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    AIMS: The risk and burden of cardiovascular disease (CVD) are higher in homeless than in housed individuals but population-based analyses are lacking. The aim of this study was to investigate prevalence, incidence and outcomes across a range of specific CVDs among homeless individuals. METHODS AND RESULTS: Using linked UK primary care electronic health records (EHRs) and validated phenotypes, we identified homeless individuals aged ≥16 years between 1998 and 2019, and age- and sex-matched housed controls in a 1:5 ratio. For 12 CVDs (stable angina; unstable angina; myocardial infarction; sudden cardiac death or cardiac arrest; unheralded coronary death; heart failure; transient ischaemic attack; ischaemic stroke; subarachnoid haemorrhage; intracerebral haemorrhage; peripheral arterial disease; abdominal aortic aneurysm), we estimated prevalence, incidence, and 1-year mortality post-diagnosis, comparing homeless and housed groups. We identified 8492 homeless individuals (32 134 matched housed individuals). Comorbidities and risk factors were more prevalent in homeless people, e.g. smoking: 78.1% vs. 48.3% and atrial fibrillation: 9.9% vs. 8.6%, P < 0.001. CVD prevalence (11.6% vs. 6.5%), incidence (14.7 vs. 8.1 per 1000 person-years), and 1-year mortality risk [adjusted hazard ratio 1.64, 95% confidence interval (CI) 1.29-2.08, P < 0.001] were higher, and onset was earlier (difference 4.6, 95% CI 2.8-6.3 years, P < 0.001), in homeless, compared with housed people. Homeless individuals had higher CVD incidence in all three arterial territories than housed people. CONCLUSION: CVD in homeless individuals has high prevalence, incidence, and 1-year mortality risk post-diagnosis with earlier onset, and high burden of risk factors. Inclusion health and social care strategies should reflect this high preventable and treatable burden, which is increasingly important in the current COVID-19 context

    Earthquake detection capacity of Dense Oceanfloor Network system for Earthquakes and Tsunamis (DONET)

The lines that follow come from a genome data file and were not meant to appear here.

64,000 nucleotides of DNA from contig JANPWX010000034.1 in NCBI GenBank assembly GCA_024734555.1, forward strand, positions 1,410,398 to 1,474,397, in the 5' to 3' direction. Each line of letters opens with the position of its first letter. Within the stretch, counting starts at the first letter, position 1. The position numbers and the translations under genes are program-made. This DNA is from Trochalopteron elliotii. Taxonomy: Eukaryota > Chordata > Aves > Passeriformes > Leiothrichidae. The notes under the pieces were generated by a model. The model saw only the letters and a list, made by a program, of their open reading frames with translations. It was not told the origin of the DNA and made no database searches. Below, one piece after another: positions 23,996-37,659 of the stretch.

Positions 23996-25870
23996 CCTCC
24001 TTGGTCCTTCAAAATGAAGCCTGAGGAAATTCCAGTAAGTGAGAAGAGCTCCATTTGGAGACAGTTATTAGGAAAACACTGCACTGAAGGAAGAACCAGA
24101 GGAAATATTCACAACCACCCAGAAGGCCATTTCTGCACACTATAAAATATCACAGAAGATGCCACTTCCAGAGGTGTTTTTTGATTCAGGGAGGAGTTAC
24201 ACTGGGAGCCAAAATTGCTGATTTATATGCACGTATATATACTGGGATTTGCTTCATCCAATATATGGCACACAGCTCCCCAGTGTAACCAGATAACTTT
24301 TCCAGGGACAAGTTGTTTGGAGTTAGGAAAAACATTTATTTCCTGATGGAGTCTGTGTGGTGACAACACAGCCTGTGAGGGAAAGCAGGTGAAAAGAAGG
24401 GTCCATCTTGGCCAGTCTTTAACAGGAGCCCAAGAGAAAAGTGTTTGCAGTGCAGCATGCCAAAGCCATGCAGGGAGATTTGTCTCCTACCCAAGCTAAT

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    We adopted the Probability-based Magnitude of Completeness (PMC) method and performed a case analysis of the Nankai Trough, a target region monitored for future megathrust earthquakes. JAMSTEC (Japan Agency for Marine-Earth Science and Technology) has created a seismicity catalog that includes events in this region observed by DONET. Using seismicity data for 2015-2019, we found spatiotemporal variability of completeness magnitude Mp. Mp was lower than 1 in one of the areas where stations are densely deployed, whereas Mp was larger than 2 at the periphery and outside of the DONET area. We then evaluated the temporal evolution of Mp, highlighting how the failure of sets of observing stations influenced Mp if not repaired. Stations are aggregated around the 12 science nodes (hubs that connect the stations) and connected through the two oceanfloor backbone cables to JAMSTEC. We explored the possible use of PMC as a tool with simulation computation of node malfunction. A simulation showed that completeness estimates in the area near failure nodes were about 1 magnitude larger. If such failure occurred for nodes near the region which straddles the rupture zones of the previous Tonankai and Nankai earthquakes in 1940's, it would most pronouncedly affect earthquake monitoring among nodes' failures. It is desirable to repair these nodes or replace with new ones when their malfunction occurs. We then demonstrated an example of how to use Mp information as prior knowledge to seismicity-related studies. We used the b value of the Gutenberg-Richter distribution, and computed it taking Mp into consideration. We found that the spatial and temporal changes in b were strongly correlated to the magnitude-6 class slow slip that grew over two years on the Nankai Trough plate boundary, indicating the b value as a proxy that can help to image stress heterogeneity when there is a slow slip event.Comment: 6 figure